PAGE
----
DUP politicians have been condemned for again talking up the potential for loyalist violence against new port regulations whilst engaging in political stunts to defeat what they describe as the ‘Irish Sea border’.
The checks at Larne and Belfast ports are the result of a deal, known as the Irish protocol, to prevent the return of a hard border through the island of Ireland. It accords the north of Ireland a special status with the EU after Brexit.
East Antrim MP Sammy Wilson is the latest senior DUP figure to suggest loyalist violence could follow if the new checks on imported goods continue.
Wilson said the “real danger is that frustration and anger will be channelled through violence against easily identified targets”, he claimed. He said loyalist paramilitary groups would use violence – “if it is seen that political engagement does not work”.
The comments echo other remarks by MP Ian Paisley Jr and Stormont Minister Edwin Poots and are in line with aggressive messages from loyalist paramilitary spokespersons.
Aontú councillor for Derry, Emmet Doyle, blasted what he described as the “flagrant” conduct of the DUP.
“The North of Ireland protocol was the agreed legal framework to allow for Brexit – which the DUP were so enthusiastic for – and ensure no hard border returned to the island of Ireland,” he said.
“The DUP backed Brexit and were happy to suffer the carnage of a No Deal Brexit, to the detriment of the people of the north. Now that they have been outflanked and their obstructionist politics have been found wanting, the Unionists are now beating the drum of loyalist violence.”
There have also been political threats. Dormer DUP leader and First Minister Peter Robinson suggested his party could collapse the Stormont political institutions in protest at how Brexit is being implemented.
And attempts by the DUP to sabotage the agreement via Stormont have been condemned by as “political stunts”.
Sinn Féin’s Caoimhe Archibald blasted the DUP’s Economy Minister Diane Dodds after she sought to block north-south activities related to the protocol.
“It is quite clear that Brexiteers argued for Brexit on the basis of fantasies and mistruths, ignoring the concerns and fears expressed by businesses, farmers and traders,” said Ms Archibald.
She said the protocol “gives protection for the north from the worst excesses of Brexit, protects the Good Friday Agreement, north-south cooperation and the all-island economy and provides continuing free access for businesses in the north to the 450 million consumers in the European Union.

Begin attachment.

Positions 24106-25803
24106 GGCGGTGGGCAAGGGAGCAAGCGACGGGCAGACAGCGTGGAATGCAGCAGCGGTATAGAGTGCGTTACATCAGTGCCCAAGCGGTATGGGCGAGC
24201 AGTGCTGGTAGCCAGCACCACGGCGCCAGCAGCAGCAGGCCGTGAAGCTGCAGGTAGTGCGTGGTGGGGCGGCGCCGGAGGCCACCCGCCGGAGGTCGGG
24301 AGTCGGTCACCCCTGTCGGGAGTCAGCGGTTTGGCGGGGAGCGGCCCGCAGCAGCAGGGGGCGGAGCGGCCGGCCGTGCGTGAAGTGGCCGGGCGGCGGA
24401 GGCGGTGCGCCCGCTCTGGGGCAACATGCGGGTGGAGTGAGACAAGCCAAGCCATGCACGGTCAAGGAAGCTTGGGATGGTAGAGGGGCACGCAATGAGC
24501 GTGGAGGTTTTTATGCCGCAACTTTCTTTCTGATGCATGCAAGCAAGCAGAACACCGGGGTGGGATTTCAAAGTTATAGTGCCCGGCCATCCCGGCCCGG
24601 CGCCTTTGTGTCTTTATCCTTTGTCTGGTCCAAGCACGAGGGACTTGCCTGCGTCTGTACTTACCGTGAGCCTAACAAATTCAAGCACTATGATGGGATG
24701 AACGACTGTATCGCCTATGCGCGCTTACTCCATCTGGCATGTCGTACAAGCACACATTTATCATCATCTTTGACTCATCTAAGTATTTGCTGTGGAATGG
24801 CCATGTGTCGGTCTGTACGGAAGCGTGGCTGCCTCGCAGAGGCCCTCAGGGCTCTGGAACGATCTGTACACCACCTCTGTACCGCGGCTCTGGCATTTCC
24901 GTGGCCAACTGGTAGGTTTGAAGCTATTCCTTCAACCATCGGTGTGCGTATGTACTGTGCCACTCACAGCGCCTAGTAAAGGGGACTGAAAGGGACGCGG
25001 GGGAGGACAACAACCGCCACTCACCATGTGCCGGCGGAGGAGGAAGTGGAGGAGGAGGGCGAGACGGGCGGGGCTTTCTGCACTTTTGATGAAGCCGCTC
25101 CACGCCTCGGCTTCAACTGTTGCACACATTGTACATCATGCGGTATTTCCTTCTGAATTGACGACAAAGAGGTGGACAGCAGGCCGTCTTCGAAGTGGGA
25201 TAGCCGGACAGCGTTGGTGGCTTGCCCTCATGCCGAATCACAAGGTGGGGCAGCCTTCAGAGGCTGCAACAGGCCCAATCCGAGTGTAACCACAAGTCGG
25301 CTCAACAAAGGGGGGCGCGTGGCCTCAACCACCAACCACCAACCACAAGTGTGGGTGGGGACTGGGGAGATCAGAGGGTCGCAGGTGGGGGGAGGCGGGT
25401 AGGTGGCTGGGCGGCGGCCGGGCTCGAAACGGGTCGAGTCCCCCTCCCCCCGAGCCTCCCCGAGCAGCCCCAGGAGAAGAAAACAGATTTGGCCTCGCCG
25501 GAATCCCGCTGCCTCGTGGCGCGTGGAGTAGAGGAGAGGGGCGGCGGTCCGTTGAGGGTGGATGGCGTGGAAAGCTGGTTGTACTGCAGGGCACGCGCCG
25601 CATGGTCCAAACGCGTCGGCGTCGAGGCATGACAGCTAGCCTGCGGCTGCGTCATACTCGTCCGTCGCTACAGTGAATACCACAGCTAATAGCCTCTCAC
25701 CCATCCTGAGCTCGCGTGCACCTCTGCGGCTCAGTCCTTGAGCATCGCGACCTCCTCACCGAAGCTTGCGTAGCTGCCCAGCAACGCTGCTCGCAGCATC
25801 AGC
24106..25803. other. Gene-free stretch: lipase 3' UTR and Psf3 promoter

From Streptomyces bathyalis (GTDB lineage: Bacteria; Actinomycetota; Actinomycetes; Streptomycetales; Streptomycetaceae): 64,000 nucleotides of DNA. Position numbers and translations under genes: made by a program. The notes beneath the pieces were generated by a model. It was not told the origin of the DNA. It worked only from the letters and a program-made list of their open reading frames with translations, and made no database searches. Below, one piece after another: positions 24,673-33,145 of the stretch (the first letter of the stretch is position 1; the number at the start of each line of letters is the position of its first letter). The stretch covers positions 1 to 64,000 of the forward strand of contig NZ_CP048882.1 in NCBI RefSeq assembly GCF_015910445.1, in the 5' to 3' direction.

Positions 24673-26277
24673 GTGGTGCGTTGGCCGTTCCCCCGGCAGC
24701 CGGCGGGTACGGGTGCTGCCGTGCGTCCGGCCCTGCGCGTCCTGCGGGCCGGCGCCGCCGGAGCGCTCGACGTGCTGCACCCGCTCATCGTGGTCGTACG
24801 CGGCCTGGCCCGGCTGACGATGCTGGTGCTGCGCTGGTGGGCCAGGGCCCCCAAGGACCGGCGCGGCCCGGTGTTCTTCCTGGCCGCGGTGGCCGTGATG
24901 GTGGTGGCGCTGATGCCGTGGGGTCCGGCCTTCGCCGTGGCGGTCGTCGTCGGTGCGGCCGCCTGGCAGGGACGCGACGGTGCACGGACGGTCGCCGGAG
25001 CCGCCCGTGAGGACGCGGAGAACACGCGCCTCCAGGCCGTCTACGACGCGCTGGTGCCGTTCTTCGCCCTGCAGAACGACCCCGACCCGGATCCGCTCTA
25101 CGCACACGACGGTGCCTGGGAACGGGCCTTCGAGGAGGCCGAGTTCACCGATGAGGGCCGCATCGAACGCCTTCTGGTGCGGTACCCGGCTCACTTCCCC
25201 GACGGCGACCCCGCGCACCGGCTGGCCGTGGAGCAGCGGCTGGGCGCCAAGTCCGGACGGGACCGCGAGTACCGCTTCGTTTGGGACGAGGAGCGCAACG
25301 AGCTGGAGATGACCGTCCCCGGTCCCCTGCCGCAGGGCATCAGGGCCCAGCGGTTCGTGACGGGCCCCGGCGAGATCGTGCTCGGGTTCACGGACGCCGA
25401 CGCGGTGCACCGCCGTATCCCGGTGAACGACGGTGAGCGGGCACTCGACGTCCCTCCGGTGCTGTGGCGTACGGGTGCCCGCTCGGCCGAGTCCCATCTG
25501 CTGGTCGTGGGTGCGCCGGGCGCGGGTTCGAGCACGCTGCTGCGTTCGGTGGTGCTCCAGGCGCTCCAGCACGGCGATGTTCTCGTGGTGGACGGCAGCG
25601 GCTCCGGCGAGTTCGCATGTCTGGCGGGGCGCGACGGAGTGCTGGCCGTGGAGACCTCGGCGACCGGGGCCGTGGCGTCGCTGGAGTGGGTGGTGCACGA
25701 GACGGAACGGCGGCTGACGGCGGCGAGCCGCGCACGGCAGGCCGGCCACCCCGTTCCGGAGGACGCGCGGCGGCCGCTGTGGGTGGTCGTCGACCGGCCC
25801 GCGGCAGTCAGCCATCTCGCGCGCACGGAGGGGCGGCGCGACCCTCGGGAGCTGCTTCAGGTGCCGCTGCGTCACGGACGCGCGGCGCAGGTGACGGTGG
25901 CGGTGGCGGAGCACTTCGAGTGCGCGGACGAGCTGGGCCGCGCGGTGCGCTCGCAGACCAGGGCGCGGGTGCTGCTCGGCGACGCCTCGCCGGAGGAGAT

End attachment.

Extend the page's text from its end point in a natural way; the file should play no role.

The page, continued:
“The majority of businesses here want practical solutions to make the protocol work in order to take advantage of the protections of the protocol.
“It’s time that the Economy Minister ended the silly political stunts and started using the special status the protocol gives us to attract jobs and investment.”
However, some unionists, including the Ulster Unionist Party, appear ready to accept an easing of the bureaucracy caused by Brexit.
“One of the things we should do is be looking at everything we can do to minimise what’s happening right now,” said UUP leader Steve Aiken. “Let’s put Northern Ireland first, because that’s where the real impact is – it’s in our consumers, it’s in our agri-business.”
Sinn Féin leader Mary Lou McDonald said the DUP need to “deal with the reality” of Brexit and that the “sabre rattling” of recent weeks needs to stop.
“Teething problems can and should be resolved bilaterally through the Joint Committee and through the re-orientating of the economy and supply chains,” she said.
SDLP leader Colum Eastwood said “the protocol is here to stay” and noted that its considerable advantages to the Six County economy have not yet been recognised.
“We need to be honest that if we fully use the opportunities of the protocol, it could allow us to attract substantial numbers of jobs in the next few years,” he said.